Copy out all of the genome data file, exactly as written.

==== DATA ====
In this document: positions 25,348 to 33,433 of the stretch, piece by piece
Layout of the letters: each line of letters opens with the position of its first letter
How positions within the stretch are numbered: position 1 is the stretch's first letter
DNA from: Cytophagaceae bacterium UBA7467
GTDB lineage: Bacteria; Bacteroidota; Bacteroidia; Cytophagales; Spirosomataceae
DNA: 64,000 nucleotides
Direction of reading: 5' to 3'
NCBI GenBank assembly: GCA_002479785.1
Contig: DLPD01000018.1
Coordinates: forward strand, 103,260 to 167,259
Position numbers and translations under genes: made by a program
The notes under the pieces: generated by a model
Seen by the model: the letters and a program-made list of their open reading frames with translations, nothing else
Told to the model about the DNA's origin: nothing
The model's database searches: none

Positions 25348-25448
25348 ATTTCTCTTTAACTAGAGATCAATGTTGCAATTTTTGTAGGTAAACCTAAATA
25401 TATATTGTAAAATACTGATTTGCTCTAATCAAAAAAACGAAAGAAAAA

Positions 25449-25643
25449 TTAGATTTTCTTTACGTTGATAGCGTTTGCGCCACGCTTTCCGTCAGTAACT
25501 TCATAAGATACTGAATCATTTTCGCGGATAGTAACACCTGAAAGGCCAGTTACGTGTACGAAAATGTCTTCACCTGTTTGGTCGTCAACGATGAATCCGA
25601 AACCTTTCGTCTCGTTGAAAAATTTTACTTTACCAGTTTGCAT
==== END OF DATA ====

In this document: positions 25,348 to 33,433 of the stretch, piece by piece
Layout of the letters: each line of letters opens with the position of its first letter
How positions within the stretch are numbered: position 1 is the stretch's first letter
DNA from: Cytophagaceae bacterium UBA7467
GTDB lineage: Bacteria; Bacteroidota; Bacteroidia; Cytophagales; Spirosomataceae
DNA: 64,000 nucleotides
Direction of reading: 5' to 3'
NCBI GenBank assembly: GCA_002479785.1
Contig: DLPD01000018.1
Coordinates: forward strand, 103,260 to 167,259
Position numbers and translations under genes: made by a program
The notes under the pieces: generated by a model
Seen by the model: the letters and a program-made list of their open reading frames with translations, nothing else
Told to the model about the DNA's origin: nothing
The model's database searches: none

Positions 25348-25448
25348 ATTTCTCTTTAACTAGAGATCAATGTTGCAATTTTTGTAGGTAAACCTAAATA
25401 TATATTGTAAAATACTGATTTGCTCTAATCAAAAAAACGAAAGAAAAA

Positions 25449-25643
25449 TTAGATTTTCTTTACGTTGATAGCGTTTGCGCCACGCTTTCCGTCAGTAACT
25501 TCATAAGATACTGAATCATTTTCGCGGATAGTAACACCTGAAAGGCCAGTTACGTGTACGAAAATGTCTTCACCTGTTTGGTCGTCAACGATGAATCCGA
25601 AACCTTTCGTCTCGTTGAAAAATTTTACTTTACCAGTTTGCAT